Davis Cup: Can India’s visit to Pakistan mark a thaw in sporting ties?
It looks a one-off case but the last Cup team to cross the border was six decades back
The word ‘historic’ may be one of the well worn cliches in the world of sport – but the India vs Pakistan Davis Cup tie, which got underway on the grasscourts of a heavily fortified Pakistan Sports Complex in Islamabad on Saturday, is truly one. It has been after six decades, 1964 to be precise, that a Indian squad has set foot there – though it seems more of an exception than rule.
Back in the day, India’s Davis Cup heroes: Akhtar Ali, Premjit Lall and Shiv Prakash Mishra routed the hosts 4-0 in Lahore. The 2024 trip, which is primarily taking place after International Tennis Federation (ITF) refused to play ball to India’s request to shift the tie to a neutral venue, has Akhtar’s son Zeeshan Ali as the non-playing captain.
Can it then be a case of ‘tennis diplomacy’ ushering in a window of opportunity for cricket and hockey, where the rivalry between the neighbours is stuff of sporting folklore? Rather unlikely, as the Indian government has given the clearance for the visit possibly as a one-off case as the other option would have been to treat the tie as ‘forfeited’ by India. ITF, the world governing body of tennis, certainly works on different dynamics from the International Cricket Council (ICC), where India’s words are a law into itself.
The experience of the Indian tennis contingent in Islamabad, going by media reports, is that they have been floored by the reception while there are layers of security around the Indian contingent. Players’ movement is restricted to the hotel and courts, with no leeway for them to venture out for even a meal.
Speaking to Times of India, leading singles player Yuki Bhambri said: “The security has been top notch. The downside to that has been we’ve been restricted to the hotel and the tennis court but we understand that, and we’re happy that we’ve been provided with this security. We’ve had a lot of practice sessions here to keep us busy. And the Pakistan federation has done a wonderful job in terms of hospitality.’’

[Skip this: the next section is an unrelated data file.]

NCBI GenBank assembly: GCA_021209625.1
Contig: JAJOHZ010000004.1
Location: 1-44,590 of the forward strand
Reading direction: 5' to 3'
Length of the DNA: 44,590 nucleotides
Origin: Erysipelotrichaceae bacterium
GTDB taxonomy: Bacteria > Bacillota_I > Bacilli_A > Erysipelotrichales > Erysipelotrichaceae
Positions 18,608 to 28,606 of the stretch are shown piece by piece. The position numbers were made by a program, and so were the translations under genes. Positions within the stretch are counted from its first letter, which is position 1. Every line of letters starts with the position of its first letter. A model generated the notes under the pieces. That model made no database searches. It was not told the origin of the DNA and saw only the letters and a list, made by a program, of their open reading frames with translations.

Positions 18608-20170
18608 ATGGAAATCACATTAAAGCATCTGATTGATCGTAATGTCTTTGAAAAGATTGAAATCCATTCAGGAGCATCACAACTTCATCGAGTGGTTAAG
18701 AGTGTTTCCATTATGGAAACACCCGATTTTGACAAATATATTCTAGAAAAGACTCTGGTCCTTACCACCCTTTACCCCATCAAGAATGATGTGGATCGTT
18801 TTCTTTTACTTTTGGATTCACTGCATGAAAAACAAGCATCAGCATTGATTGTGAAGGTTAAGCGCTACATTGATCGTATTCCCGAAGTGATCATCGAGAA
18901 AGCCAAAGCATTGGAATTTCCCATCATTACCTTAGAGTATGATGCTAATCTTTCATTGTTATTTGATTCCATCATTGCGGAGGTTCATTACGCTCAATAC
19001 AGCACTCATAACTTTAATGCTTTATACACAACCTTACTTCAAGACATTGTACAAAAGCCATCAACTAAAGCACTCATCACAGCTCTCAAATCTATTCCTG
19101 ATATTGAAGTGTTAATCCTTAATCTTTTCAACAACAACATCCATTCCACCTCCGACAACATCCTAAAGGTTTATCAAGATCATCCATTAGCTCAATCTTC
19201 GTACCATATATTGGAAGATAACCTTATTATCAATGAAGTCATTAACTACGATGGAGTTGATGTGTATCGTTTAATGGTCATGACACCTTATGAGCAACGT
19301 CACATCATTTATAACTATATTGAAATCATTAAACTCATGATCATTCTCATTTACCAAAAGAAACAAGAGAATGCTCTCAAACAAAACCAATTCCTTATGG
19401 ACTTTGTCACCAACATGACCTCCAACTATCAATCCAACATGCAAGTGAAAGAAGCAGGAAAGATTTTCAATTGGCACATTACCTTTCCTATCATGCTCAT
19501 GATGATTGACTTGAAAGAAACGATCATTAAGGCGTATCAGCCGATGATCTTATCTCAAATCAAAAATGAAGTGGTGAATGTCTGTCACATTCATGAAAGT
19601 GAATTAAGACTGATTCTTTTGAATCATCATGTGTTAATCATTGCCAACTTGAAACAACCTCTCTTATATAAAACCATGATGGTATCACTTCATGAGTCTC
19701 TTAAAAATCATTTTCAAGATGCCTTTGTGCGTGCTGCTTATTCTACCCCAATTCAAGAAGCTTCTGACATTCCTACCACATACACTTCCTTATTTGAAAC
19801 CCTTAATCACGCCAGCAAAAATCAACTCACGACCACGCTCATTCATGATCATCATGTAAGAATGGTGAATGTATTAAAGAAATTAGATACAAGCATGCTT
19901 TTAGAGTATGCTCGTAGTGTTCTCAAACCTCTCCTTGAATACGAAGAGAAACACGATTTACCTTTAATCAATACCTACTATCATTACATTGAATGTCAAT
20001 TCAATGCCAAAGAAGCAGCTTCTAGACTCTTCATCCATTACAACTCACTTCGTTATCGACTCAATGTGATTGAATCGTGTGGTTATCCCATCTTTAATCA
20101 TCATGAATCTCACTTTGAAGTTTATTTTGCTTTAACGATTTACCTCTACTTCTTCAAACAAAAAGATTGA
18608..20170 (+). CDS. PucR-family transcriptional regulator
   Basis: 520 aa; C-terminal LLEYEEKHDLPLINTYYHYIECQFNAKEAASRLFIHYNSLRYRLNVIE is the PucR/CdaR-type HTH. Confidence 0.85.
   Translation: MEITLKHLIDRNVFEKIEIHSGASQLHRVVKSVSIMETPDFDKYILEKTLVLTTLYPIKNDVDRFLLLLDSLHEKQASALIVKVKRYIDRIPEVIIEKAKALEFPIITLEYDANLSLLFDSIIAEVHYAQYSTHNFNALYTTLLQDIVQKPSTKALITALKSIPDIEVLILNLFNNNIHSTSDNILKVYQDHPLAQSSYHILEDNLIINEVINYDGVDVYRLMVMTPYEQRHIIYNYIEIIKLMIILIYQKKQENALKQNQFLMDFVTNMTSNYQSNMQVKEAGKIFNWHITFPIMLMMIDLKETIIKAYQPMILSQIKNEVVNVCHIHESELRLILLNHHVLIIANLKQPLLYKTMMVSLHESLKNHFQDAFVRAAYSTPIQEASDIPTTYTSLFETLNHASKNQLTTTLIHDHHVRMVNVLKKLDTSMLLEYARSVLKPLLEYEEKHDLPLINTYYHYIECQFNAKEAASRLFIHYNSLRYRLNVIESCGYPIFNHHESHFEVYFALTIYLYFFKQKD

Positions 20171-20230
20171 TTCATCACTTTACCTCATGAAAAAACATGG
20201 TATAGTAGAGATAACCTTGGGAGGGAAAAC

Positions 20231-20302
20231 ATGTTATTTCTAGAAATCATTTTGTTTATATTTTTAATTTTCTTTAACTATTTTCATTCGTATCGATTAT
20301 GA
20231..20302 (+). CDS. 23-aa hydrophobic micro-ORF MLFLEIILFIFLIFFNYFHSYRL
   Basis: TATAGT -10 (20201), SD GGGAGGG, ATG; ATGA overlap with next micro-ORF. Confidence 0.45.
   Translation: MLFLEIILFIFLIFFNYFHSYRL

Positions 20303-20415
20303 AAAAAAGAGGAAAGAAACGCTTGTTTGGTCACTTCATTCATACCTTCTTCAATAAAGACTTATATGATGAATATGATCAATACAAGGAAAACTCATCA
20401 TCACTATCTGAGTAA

Ever since the terror attack on the Sri Lankan team bus on their way to Gaddafi Stadium in Lahore in 2009, Pakistan had to endure an isolation of almost a decade as an international cricketing destination. The Pakistan Super League (PSL), which slowly paved the way for teams to shake off their apprehension, saw teams like Australia, England, New Zealand and even the Lankans going back there – though India’s last visit there was way back in 2005.
The bilateral cricketing relations between India and Pakistan also took a beating with India consistently refusing to go there citing security concerns. Pakistan, on their part, have crossed the border only for ICC’s multi-nation events like the T20 World Cup (2016) and last year’s World Cup, while it has virtually become a norm for the Asia Cups to take place in neutral venues like the UAE and Sri Lanka.
The embargo over touring Pakistan spilled into other disciplines like tennis as well. In 2019, India were drawn to play Pakistan away as well but that Asia/Oceania Group I tie was shifted to a neutral venue (Kazakhstan) due to security concerns. This time, the ITF did not accept All India Tennis Association’s (AITA) request, compelling India to either travel or forfeit the tie.
It's a depleted India team which has gone there with their regulars Sumit Nagal, Mukund Sasikumar pulling out of the tie alongwith doubles world No. 1 Rohan Bopanna. Incidentally, Bopanna had once famously teamed up with Pakistan’s Aisam Qureshi on the Tour for doubles and the international media hyped up the pair as India-Pak Express.
It's difficult to see an upset result as India, who enjoy a 7-0 head-to-head record, have raked up a 2-0 lead after winning both singles on opening day. However, if this visit can serve as a baby step to remove the apprehension and bring about a thaw in the sporting relations, it will be the biggest net gain!